Furthermore, many of our clients are living with intense grief over the loss of loved ones and fear of the loss of others. Some have trauma due to finding loved ones who have overdosed. In addition there is increased pressure on their own recovery due to the risks of overdose being so high if they do relapse. Since relapse is usually a part of the recovery journey, the fear is palpable. Music therapy’s powerful ability to meet clients where they are at has helped immeasurably in this time. Whether it is grief, anxiety, isolation, or any of the other difficult experiences of our clients at this time, the music has been available to support our clients in processing all of it.
Music therapy uniquely addresses the needs of the clients in our program by helping them access emotions which are usually deeply defended after years of numbing with substances. Music allows a gentle, non-confrontational connection with deeply rooted emotions, which then allows the clients to begin to cultivate emotional intelligence and awareness, connection with self, and approach difficult emotions without a substance. Music therapy also fosters a sense of unity and connection in a group through songwriting, improvising, singing together, chanting, and listening to each other’s preferred music. This combats the isolation often faced in addiction, COVID 19 and grief, cultivating a sense of common humanity. We also use adapted methods of guided imagery and music to promote feelings of relaxation and safety that are so important at a time of such heightened uncertainty.”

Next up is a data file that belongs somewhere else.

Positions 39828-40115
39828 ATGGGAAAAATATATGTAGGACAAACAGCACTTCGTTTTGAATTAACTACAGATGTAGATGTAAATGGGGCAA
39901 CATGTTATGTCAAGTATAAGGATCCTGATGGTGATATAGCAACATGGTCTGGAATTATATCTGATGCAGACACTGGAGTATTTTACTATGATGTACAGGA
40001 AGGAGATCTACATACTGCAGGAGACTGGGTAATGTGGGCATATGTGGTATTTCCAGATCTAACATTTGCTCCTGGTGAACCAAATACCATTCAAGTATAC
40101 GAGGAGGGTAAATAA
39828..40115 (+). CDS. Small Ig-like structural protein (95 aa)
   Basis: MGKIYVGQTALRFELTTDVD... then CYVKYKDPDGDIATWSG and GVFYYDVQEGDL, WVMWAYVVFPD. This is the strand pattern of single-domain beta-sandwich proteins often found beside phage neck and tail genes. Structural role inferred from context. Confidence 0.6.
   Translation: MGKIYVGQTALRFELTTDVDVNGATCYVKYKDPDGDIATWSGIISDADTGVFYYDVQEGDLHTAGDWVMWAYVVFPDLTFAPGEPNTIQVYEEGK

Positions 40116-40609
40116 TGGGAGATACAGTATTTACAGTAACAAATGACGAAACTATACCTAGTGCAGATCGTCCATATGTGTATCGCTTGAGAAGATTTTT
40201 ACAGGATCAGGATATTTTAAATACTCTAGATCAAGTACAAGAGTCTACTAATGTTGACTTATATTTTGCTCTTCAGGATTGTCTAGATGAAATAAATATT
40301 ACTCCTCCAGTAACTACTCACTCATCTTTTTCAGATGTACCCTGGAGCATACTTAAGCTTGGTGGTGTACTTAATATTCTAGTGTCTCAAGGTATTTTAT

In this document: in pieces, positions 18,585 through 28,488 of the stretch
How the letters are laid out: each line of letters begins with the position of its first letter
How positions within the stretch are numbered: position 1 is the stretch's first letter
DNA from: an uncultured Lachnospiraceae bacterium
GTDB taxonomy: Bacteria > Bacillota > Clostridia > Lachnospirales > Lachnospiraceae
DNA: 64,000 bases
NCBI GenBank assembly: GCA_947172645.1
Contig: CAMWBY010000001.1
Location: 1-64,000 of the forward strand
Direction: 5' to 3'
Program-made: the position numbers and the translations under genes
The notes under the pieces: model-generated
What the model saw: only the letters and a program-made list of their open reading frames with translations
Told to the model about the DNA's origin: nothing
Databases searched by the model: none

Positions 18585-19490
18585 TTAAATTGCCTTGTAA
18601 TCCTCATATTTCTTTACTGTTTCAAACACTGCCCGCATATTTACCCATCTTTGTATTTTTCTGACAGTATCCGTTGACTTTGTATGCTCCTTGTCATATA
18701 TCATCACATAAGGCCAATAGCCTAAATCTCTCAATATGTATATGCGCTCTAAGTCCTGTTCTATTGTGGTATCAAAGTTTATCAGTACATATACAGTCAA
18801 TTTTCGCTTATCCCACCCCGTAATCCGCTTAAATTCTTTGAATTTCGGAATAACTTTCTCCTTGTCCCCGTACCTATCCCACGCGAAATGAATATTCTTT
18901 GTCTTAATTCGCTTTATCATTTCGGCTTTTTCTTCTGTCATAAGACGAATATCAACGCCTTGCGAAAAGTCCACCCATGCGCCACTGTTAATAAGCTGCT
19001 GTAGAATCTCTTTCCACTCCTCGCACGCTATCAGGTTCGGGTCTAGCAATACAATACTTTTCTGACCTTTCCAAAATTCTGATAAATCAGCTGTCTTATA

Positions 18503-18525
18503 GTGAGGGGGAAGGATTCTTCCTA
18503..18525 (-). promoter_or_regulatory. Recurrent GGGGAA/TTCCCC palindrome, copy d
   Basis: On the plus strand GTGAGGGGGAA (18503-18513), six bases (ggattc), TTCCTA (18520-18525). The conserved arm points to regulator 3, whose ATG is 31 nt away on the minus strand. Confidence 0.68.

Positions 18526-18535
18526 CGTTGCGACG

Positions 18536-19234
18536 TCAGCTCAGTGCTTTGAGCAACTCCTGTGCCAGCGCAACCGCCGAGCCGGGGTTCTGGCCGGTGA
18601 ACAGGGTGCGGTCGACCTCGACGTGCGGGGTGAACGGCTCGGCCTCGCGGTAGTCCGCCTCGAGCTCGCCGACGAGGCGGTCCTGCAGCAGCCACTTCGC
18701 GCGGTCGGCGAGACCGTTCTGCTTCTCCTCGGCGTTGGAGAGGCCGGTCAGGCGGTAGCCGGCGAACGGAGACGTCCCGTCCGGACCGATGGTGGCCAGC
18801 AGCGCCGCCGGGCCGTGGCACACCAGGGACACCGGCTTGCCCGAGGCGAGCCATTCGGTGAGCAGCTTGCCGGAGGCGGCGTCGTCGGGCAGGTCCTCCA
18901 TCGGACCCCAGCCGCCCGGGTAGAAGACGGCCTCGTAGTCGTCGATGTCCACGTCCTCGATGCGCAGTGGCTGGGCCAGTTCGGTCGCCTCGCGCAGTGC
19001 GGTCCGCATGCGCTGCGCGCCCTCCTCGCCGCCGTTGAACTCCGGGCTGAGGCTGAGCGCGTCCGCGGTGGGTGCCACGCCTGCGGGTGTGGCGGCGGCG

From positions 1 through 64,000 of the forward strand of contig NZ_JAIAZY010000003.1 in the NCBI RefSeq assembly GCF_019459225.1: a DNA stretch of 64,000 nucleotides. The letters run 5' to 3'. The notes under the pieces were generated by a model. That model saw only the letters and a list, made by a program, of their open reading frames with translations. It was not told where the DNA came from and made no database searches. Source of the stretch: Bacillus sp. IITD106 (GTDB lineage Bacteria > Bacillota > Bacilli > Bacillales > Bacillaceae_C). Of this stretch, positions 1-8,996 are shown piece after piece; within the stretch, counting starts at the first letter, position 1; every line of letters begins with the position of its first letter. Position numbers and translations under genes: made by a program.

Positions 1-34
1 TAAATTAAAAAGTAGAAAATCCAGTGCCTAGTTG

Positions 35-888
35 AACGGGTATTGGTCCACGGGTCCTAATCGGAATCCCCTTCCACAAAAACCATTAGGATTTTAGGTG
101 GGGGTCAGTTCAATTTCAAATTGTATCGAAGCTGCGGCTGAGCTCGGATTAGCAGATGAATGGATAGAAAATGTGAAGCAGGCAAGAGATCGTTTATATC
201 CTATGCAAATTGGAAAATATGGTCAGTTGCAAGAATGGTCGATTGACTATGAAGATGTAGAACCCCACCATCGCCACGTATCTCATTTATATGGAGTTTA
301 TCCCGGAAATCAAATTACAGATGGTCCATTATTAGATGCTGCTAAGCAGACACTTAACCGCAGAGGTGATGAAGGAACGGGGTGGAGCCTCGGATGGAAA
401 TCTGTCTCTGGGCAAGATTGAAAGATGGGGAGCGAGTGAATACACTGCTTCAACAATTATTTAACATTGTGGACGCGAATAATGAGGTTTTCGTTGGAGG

Navigating The Ongoing COVID-19 Pandemic